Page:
understanding of the structure of the problem and the solution method) leads to transfer, while rote learning does not (Katona, 1940).

Building on the research of the Gestalt psychologists, we can distinguish between different types of tests and the learning they measure. Retention tests are designed to assess learners’ memory for the presented material using recall tasks (e.g., “What is the definition of deeper learning?”) or recognition tasks (e.g., “Which of the following is not part of the definition of deeper learning? A. learning that facilitates future learning, B. learning that facilitates future problem solving, C. learning that promotes transfer, D. learning that is fun.”). While retention and recognition tests are often used in educational settings, experimental psychologists use transfer tests to assess learners’ ability to use what they learned in new situations to solve problems or to learn something new (e.g., “Write a transfer test item to evaluate someone’s knowledge of deeper learning.”).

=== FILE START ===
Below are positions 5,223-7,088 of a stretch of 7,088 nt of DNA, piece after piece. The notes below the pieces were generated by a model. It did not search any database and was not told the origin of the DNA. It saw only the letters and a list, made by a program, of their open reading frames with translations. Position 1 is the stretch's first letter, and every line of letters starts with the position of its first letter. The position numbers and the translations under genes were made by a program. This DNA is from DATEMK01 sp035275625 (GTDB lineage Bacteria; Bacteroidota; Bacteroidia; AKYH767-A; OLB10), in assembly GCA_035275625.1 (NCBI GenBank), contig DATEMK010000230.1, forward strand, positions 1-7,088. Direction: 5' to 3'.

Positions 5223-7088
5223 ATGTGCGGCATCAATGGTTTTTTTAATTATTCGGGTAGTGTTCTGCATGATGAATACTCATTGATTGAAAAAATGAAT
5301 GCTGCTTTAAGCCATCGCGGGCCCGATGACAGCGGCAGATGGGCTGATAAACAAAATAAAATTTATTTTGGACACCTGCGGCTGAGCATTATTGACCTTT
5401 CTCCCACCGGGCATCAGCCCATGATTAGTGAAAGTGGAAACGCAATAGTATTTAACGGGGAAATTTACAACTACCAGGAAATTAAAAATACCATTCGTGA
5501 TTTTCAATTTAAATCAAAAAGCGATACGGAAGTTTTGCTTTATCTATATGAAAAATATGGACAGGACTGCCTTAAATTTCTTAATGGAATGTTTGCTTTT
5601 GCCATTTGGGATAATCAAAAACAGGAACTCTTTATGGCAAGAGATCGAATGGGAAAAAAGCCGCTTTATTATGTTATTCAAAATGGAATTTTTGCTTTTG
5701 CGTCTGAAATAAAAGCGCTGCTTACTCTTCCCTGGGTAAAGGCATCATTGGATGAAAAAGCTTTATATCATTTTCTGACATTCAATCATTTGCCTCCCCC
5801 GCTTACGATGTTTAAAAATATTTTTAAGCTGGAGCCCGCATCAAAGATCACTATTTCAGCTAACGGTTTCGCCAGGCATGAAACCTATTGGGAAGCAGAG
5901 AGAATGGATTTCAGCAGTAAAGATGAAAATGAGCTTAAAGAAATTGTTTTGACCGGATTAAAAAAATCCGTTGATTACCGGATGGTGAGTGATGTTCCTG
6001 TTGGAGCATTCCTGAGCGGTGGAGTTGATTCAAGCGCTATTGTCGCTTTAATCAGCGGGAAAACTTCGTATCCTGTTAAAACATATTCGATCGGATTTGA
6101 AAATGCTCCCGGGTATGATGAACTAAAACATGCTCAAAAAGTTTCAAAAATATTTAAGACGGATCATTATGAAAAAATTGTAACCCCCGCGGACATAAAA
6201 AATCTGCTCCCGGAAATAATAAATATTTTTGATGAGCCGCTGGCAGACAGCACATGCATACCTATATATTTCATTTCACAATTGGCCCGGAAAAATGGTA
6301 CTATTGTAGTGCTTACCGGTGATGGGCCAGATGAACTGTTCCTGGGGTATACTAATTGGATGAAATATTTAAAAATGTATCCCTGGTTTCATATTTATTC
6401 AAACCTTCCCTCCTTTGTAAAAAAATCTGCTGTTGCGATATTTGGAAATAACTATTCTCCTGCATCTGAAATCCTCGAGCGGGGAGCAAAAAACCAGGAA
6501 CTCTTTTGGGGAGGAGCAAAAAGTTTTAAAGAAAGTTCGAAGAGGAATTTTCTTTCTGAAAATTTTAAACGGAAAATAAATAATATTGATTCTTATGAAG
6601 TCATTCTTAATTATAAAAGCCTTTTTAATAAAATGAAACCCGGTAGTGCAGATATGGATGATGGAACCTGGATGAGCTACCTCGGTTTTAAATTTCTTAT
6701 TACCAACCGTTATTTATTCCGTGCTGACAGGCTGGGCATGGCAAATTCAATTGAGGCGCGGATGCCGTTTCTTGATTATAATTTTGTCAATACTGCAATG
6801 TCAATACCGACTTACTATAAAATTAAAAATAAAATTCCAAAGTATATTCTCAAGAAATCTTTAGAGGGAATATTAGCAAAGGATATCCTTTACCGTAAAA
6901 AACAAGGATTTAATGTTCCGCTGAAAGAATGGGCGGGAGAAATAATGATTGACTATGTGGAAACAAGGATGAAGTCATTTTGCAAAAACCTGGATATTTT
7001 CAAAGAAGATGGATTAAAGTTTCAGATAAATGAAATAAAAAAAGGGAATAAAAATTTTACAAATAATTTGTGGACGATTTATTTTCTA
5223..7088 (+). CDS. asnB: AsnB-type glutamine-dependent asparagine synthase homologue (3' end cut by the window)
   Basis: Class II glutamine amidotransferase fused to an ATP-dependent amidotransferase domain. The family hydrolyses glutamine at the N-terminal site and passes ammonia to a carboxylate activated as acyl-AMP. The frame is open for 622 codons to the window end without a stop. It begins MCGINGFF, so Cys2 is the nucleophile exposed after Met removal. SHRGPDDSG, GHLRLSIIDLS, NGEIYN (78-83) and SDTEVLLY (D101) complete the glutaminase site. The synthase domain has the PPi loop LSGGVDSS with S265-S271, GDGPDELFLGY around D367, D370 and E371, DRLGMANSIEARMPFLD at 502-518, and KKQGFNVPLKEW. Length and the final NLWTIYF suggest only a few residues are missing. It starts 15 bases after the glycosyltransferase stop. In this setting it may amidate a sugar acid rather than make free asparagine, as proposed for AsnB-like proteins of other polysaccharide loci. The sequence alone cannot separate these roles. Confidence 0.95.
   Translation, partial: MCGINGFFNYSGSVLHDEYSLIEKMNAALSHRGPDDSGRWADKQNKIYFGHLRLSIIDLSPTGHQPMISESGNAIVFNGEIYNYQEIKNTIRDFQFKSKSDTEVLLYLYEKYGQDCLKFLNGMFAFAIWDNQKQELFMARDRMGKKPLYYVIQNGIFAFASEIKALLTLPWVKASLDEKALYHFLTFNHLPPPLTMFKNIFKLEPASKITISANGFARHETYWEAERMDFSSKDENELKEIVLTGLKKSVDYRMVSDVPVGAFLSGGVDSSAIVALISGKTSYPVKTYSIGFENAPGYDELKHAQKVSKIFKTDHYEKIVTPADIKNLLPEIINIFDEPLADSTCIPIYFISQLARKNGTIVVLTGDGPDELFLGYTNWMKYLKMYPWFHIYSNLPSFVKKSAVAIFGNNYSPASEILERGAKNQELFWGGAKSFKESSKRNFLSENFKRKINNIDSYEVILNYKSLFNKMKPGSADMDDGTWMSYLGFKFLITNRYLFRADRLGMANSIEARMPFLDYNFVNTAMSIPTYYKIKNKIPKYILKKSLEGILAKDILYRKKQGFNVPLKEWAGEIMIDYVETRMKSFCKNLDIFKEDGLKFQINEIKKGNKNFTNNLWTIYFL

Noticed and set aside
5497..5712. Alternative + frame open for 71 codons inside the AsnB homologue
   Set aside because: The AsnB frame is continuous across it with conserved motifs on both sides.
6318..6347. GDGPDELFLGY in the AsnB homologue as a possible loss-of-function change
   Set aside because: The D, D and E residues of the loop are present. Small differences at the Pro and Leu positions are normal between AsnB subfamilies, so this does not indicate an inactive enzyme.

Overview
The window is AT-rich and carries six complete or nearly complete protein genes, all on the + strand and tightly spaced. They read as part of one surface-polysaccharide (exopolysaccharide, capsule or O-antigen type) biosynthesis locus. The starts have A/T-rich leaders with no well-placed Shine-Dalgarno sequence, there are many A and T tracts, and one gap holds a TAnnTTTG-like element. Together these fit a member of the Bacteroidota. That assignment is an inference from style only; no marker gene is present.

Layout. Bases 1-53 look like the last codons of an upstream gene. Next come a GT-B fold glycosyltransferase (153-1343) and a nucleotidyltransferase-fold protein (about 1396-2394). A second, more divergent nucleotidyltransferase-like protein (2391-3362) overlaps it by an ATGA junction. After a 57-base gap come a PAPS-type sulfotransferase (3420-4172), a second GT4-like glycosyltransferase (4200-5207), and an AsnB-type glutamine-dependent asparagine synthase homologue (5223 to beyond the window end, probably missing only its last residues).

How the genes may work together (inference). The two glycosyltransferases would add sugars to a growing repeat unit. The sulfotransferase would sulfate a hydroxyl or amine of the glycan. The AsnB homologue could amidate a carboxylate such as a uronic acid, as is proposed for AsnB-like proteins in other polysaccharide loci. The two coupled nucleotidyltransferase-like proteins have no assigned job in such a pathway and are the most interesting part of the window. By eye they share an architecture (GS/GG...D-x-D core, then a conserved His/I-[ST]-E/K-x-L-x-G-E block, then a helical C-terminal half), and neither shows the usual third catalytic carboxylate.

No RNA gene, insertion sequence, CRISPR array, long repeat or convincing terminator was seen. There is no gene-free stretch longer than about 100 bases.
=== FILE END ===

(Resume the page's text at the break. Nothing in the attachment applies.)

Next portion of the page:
Although using the senses to attend to relevant information may be all that is required for success on retention tasks, success on transfer tasks requires deeper processing that includes organizing new information and integrating it with prior knowledge in one’s mind (see Figure 4-1). This deeper cognitive process develops 21st century skills—knowledge in a learner’s long-term memory that can be used in new situations.

Results from the two different types of assessments can be used to distinguish between three different types of learning outcomes—no learning, rote learning, and meaningful learning (see Table 4-1; also Mayer, 2010). No learning is indicated by poor performance on retention and transfer tests. Rote learning is indicated by good retention performance and poor transfer performance. Meaningful learning (which also could be called deeper learning) is indicated by good retention performance and good transfer performance. Thus the distinguishing feature of meaningful learning (or deeper learning) is the learner’s ability to transfer what was learned to new situations.

TABLE 4-1 Three Types of Learning Outcomes

Type of Outcome Retention Performance Transfer Performance
No learning Poor Poor
Rote learning Good Poor
Meaningful (deeper) learning Good Good

SOURCE: R.E. Mayer, Applying the science of learning, 1st edition, © 2010. Reprinted (2010) by permission of Pearson Education, Inc., Upper Saddle River, NJ.



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